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Falling Snow - Explanation of Code
by kirupa

In this section, you will learn what each line of code found in the previous page accomplishes.

The Code - onClipEvent (load)
Let's tackle the code a section at a time:

```onClipEvent (load) {
//specifies the size of the movie stage
movieWidth = 300;
movieHeight = 200;

//variables that will modify the falling snow
i = 1+Math.random()*2;
k = -Math.PI+Math.random()*Math.PI;

//giving each snowflake unique characteristics
this._xscale = this._yscale=50+Math.random()*100;
this._alpha = 75+Math.random()*100;
this._x = -10+Math.random()*movieWidth;
this._y = -10+Math.random()*movieHeight;
}
```
The goal in creating this effect was to make each snowflake unique in size, position, speed, and transparency. That goal is accomplished in the "Load" section of the code.

Because each movie is different, movieWidth and movieHeight refer to the width of the movie the action is in. If your movie was 550x400, you would modify the movieWidth and movieHeight variables to 550 and 400 respectively.

Since each particle of snow will not fall at the same speed, I use the Math.random() function to create a random speed between a set value. The variable i takes a random value between 1 and 2 for the speed of the falling snow.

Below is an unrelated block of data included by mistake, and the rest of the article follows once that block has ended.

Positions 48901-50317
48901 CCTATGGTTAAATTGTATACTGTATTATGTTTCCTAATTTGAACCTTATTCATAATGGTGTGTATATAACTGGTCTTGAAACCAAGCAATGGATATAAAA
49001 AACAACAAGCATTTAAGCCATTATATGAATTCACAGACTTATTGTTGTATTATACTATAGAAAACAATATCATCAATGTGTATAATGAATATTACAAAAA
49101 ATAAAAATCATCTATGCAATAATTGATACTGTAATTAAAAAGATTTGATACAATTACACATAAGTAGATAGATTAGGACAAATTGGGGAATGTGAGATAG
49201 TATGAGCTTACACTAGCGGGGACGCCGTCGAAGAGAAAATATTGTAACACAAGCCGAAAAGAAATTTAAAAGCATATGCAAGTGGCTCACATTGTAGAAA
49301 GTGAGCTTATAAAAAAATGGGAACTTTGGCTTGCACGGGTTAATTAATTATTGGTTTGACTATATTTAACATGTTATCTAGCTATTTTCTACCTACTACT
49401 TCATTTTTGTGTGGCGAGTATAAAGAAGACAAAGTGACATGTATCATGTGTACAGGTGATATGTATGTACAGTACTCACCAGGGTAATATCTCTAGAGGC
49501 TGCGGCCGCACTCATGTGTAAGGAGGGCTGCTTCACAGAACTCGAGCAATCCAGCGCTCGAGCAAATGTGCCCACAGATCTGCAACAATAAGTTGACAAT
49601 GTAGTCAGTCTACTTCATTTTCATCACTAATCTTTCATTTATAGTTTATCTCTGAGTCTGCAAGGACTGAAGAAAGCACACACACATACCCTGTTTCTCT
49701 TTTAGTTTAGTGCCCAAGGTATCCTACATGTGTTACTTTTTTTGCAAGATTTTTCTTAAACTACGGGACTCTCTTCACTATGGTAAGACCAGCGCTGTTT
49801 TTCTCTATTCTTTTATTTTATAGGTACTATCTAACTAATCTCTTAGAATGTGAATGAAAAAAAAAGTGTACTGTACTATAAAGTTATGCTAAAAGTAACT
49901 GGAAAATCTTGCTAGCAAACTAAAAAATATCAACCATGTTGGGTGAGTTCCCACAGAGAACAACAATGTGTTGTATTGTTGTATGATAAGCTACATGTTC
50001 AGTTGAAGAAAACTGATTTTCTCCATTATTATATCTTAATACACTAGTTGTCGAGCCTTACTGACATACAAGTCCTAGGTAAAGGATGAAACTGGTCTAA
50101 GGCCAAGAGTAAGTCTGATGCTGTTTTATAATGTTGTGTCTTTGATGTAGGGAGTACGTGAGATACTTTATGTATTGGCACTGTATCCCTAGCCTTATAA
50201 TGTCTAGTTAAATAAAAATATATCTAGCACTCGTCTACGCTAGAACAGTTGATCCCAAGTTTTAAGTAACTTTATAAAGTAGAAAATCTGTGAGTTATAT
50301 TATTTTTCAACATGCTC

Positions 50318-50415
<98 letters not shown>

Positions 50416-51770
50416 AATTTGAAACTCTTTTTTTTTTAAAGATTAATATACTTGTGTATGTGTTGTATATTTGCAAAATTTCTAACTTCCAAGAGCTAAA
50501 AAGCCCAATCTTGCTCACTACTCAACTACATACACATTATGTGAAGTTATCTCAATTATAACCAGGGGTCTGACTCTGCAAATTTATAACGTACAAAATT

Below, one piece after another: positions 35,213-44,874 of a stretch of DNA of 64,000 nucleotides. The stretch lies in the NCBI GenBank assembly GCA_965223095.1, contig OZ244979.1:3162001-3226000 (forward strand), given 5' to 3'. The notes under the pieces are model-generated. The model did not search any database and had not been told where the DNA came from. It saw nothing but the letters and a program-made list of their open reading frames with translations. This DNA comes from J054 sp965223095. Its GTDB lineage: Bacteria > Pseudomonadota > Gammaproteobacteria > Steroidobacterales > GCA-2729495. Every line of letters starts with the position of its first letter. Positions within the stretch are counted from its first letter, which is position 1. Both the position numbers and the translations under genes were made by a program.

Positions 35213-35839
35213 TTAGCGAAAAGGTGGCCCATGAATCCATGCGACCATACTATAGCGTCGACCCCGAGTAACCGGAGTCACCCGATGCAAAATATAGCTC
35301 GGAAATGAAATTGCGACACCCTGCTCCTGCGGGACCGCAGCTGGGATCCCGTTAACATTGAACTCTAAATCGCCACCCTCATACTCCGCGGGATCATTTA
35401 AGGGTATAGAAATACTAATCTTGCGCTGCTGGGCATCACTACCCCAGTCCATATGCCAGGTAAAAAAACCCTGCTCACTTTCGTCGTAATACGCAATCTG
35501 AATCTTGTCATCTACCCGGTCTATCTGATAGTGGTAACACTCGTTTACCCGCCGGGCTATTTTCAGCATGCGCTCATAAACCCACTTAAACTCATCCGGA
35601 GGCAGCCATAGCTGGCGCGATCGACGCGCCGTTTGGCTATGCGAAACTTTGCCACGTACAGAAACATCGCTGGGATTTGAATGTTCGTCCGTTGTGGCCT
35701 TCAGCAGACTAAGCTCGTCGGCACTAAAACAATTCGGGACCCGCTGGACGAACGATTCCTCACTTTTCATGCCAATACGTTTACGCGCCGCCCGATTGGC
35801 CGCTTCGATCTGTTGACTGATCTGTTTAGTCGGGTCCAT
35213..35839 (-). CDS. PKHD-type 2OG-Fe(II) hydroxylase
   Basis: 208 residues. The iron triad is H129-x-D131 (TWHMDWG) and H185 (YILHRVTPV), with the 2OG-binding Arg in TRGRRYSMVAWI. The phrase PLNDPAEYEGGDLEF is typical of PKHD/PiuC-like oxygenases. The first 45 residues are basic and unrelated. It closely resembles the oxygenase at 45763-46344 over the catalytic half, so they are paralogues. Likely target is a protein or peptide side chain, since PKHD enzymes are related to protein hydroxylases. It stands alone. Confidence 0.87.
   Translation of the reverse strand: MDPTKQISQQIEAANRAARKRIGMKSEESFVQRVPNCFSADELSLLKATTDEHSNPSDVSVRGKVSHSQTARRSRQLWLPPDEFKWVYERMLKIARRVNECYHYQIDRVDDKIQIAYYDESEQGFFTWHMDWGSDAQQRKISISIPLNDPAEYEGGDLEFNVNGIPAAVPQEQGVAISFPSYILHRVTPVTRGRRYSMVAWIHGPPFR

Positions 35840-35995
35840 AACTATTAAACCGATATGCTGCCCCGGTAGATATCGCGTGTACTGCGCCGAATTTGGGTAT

If you watch the animation closely, you will notice that each snowflake oscillates horizontally with a differing period length. A period is the time it takes a sine/cosine/tan/etc. wave to complete a full oscillation. Since we are dealing with radian values, I felt like using Math.PI instead of the usual integer constant.

In the last section of the code, the snow particle is actually manipulated, squeezed, stretched, and customized to be unique. Since this section is so fascinating and important (better get a camera and call a friend!), the code for the last four lines is posted below:

 this._xscale = this._yscale=50+Math.random()*100; this._alpha = 75+Math.random()*100; this._x = -10+Math.random()*movieWidth; this._y = -10+Math.random()*movieHeight;

The first line equates the horizontal scale (_xscale) and the vertical scale (_yscale) to a random value between 50 and 100. The format this._xscale = this._yscale ensures that both the x and y dimensions scale evenly. In other words, you will not have a snowflake with different x and y scales.

The next line specifies a random alpha (transparency) value between 75 and 100. While the transparency effect is not blaringly noticeable the first time you see this effect, it does add a nice dash of flavor to the animation. It is nice to engage an active observer with minor details such as this.

The next two lines randomly position the snow particles on your movie. Notice that the range for the dimensions is not definite. The upper limit (maximum value for a random number) of the x and y positions is determined by the variables movieWidth and movieHeight. Regardless of what size your movie is, the animation will "adapt" itself as long as movieWidth and movieHeight reflect the width and height of your movie.